Tagged: abuse, abuse of faith, abuse of power, biblical counseling, ChurchToo, coercive control, domestic violence, DV, emotional abuse, Financial Abuse, healing, hurt, metoo, Nepotism, nouthetic counseling, psychological abuse, sexual abuse, Spiritual Abuse, verbal abuse
- This topic has 7 replies, 7 voices, and was last updated 11 months ago by Marie.
- March 30, 2021 at 5:32 pm #3136HealedbyHimParticipant
Looking through the forum was like déjà vu for me. The pages and people’s comments were so much of what I had gone through at BT. So many stories over so many years. No doubt to outsiders or visitors, they would never know because the choir sounded great, the building was beautiful. It was “better than Broadway.” But unfortunately, all of that has come (and continues to come) at a price. I will say the people at BT had been amazing; even those who ran my ministry. The congregation was mostly loving and caring. The leadership is another situation altogether.
I had been involved in a creative ministry at BT. I understand that the church doesn’t revolve around me. Yes, I know that I am a co-laborer in Christ. But I am also a soul. At the risk of sounding petty and making it about individuals or specific situations, I will say that I have been broken by what has happened during my time at BT. I am shocked at those whom I have spoken to who, like me, were in ministry and have needed professional counseling for the things they have experienced there. It twisted my mind. And I know I’m not alone.
The leadership has a way of making you second-guess your own God-given abilities. When they needed me in another role, they wouldn’t ask me to pray about it. They told me it was “God’s will for my life.” And I believed them. Why wouldn’t I? But I understand now that it was never God’s will for my life. They used that powerful phrase to pressure me.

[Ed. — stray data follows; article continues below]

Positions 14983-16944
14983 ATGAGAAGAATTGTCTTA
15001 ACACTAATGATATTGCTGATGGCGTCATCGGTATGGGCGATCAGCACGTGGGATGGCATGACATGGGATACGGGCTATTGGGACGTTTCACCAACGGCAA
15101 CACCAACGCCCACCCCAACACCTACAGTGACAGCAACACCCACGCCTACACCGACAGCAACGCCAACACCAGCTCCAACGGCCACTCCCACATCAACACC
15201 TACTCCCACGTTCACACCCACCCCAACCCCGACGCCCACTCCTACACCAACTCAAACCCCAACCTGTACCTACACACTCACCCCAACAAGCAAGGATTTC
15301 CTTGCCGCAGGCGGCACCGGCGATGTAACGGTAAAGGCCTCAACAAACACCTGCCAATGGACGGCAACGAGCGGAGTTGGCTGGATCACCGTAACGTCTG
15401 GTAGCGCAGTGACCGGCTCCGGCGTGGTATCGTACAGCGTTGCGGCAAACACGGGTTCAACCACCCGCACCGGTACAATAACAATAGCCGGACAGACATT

What I have come to realize was that I (me, my own soul) was a means to an end for leadership. If I was struggling or had a family issue, that was of no concern to them. There were times when leadership knew I was sick for a long time. There wasn’t a single phone call or concern. And I had been serving there for years. But when I was considering not serving for a production to help a family member, I received phone calls, texts; you name it. My service and my skills were the only things they were interested in. They made that abundantly clear.
The issue was that I was in a place that was supposed to fill, heal and restore. But what I found was that it was a place of “take and take” and confusion. I watched my friends in ministry get lambasted over their best efforts while leadership (family) consistently showed up late, ill-prepared. It wasn’t just about the hypocrisy, it taught us that we didn’t matter. I didn’t matter.
There is more to my story, but I don’t need to write of that. Maybe one day. I write on this forum so that people can know that they aren’t alone. I created this topic so that people can add how they have endured, healed, grown, and thrived in spite of and because of what they have experienced at BT.
Someone shared with me a book by Dr. Diane Langberg. I saw that it was also posted on this site also. It has blessed me so much, and it has helped to teach me the true heart of Jesus. It’s called, Redeeming Power: Understanding Authority and Abuse in the Church. Here is a link to Amazon:
Redeeming Power: Understanding Authority and Abuse in the Church
I believe that there is power in God’s people connecting. I hope this topic will provide that place for you and me.